Claire Guiney, Associate Director, Wilson Hartnell
Given the vital role that online shopping services now play in our everyday lives, this year has already proven to be transformational for the Influencer industry.
In the past 8 months people have adopted e-commerce and online services at a rate that surpasses anything that analysts had previously predicted, with new data from IBMs US retail Index showing that the pandemic has accelerated the shift from physical to online stores by roughly five years. Where people have been faced with staying in their homes with limited contact, the reliance upon social media and the ability to build virtual connections has become hugely important, making Influencers more prominent in the public eye and, as a result, further scrutinised too.
No matter where you are based in the world, we can all relate to those early feelings of frustration at the start of the pandemic, when people quickly realised that many of our favourite brands found the dramatic shift to online a massive challenge. Be it through delays in online delivery, keeping up with unprecedented demand and stock or in some cases, having no online ordering facility in place at all. These massive shifts in customer behaviour, combined with new restrictions, forced the need for businesses to quickly step up and provide a more seamless shopping experience while also making sure to communicate all the changes taking place in real time.
In the earlier stages of this crisis there was undoubtedly initial hesitation from brands to continue with Influencer activity, mindful of sending the wrong message. Influencer content experienced a significant decrease, with a Launchmetrics report showing that sponsored content had gone from making up 35% of an Influencers posts mid-February to just 4% by mid-April. However, as the summer months arrived and industries adapted their strategies to new ways of working, Influencers started to become a key channel for creative lockdown content. While brands were working out what to do next, Influencers were also looking at alternative revenue streams such as home fitness streaming, video recipes shared from their home kitchens and not forgetting the rise of the plantfluencer phenomenon!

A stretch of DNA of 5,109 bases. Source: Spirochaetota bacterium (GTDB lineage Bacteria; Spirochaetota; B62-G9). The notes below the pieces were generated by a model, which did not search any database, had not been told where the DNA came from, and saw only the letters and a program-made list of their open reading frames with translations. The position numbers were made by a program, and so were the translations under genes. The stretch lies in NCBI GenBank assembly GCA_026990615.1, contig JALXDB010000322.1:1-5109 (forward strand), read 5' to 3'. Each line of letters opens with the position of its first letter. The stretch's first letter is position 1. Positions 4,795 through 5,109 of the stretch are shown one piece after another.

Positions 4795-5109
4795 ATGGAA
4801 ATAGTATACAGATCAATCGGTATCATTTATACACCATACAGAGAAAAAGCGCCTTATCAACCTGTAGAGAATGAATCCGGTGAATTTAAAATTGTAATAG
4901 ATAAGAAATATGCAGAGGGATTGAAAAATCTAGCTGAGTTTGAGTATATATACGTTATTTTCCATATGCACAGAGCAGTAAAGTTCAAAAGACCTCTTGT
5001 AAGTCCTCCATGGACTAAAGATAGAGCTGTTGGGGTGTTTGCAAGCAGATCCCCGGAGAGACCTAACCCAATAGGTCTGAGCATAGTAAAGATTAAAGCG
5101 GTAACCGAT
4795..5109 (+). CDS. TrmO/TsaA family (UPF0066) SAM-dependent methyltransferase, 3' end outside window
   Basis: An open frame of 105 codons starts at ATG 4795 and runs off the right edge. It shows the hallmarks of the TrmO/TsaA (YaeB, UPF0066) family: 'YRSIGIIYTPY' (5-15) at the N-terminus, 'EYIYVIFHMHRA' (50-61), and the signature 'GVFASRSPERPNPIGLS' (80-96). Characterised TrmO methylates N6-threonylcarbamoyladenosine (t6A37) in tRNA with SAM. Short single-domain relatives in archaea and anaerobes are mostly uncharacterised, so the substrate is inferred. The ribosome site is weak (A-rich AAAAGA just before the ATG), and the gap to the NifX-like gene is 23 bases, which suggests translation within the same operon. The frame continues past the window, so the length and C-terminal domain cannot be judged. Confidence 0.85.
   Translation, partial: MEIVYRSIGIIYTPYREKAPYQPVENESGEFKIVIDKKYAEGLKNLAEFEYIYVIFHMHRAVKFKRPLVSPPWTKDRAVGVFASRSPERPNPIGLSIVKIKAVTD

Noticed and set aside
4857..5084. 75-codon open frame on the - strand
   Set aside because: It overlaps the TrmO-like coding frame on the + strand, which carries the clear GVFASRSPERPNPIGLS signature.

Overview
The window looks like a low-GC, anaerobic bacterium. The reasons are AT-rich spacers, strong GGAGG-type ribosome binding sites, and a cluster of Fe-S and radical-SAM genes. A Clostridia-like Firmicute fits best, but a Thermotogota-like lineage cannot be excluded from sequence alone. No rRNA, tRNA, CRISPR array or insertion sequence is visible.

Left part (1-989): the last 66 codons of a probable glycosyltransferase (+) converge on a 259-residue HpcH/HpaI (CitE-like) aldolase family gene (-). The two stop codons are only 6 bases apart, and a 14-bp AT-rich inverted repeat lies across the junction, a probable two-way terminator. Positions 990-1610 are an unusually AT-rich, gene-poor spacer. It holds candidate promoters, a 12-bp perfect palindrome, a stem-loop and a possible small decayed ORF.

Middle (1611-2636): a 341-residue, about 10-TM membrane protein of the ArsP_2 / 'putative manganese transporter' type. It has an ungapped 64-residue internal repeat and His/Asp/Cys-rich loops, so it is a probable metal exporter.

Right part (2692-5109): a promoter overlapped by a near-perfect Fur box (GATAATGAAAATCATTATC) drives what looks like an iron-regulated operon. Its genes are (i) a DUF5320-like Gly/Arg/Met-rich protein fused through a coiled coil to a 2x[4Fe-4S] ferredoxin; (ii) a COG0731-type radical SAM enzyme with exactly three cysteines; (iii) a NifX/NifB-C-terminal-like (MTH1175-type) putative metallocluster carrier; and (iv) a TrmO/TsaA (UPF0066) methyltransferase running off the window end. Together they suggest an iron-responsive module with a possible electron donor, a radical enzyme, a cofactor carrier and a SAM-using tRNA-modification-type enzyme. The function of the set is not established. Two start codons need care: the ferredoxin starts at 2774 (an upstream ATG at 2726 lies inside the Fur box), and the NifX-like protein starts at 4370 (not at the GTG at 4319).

Influencers were demonstrating to brands that they also knew how to pivot in these times, showing that their product recommendations within this new space would help bridge this transition period and maintain customer relationships by focusing on meaningful interactions to help drive more long-term results.
However, with brand relationships now changing, Influencers also had to settle into this “new normal” coming under even greater scrutiny to deliver and prove ROI instead of relying upon vanity engagement metrics. With tighter budgets, businesses need to prove more than ever before that every euro of their marketing budget is worth the investment. Prior to the pandemic many brands would have spent large sums of money engaging with Influencers who may have had mass market appeal but, with consumers now spending most of their time shopping locally and focusing on their own community, brands shifted their focus to local Influencers who would undoubtedly be able to relate more to their audiences.
The choice for a brand to engage in any of these relationships is now one that is crafted more carefully than before too, with businesses firmly believing that the Influencers own views and opinions are part of overall brand communication. There has to be a natural synergy between brand and influencer, in order for content to feel authentic.
Employee advocacy is also now a key element of the Influencer spectrum, with people working inside a business being able to give a real face to a brand, delivering relatable, authoritative and trusted content. The M&S Insiders, a group of Marks & Spencer team members from across the UK and Ireland, demonstrate this well sharing their best M&S fashion finds on Instagram and identifying the must-have pieces for the new season.
The pandemic has shown us all that we now live in an exponentially interconnected world. Brands have to adopt a new way of thinking while adapting, growing and planning for the future. Leading global brands like IKEA have also demonstrated how the future of Influencing can be taken a step further, creating a live installation featuring virtual influencer Imma in its Harajuku storefront in Tokyo, where people walking past could watch her ‘living’ in her apartment 24/7 – an incredible demonstration of where virtual worlds are merging with reality to help create innovative brand experience.
If brands are to survive this moment, and stay relevant, there is no doubt that virtual experiences and community moments will be embedded at the heart of many campaigns in the future – and for Influencers, virtual or real, it is a new beginning and one that will be undoubtedly fascinating to watch.
To find out more about Influence in a post COVID world check out Ogilvy’s report on Influencing Our New Reality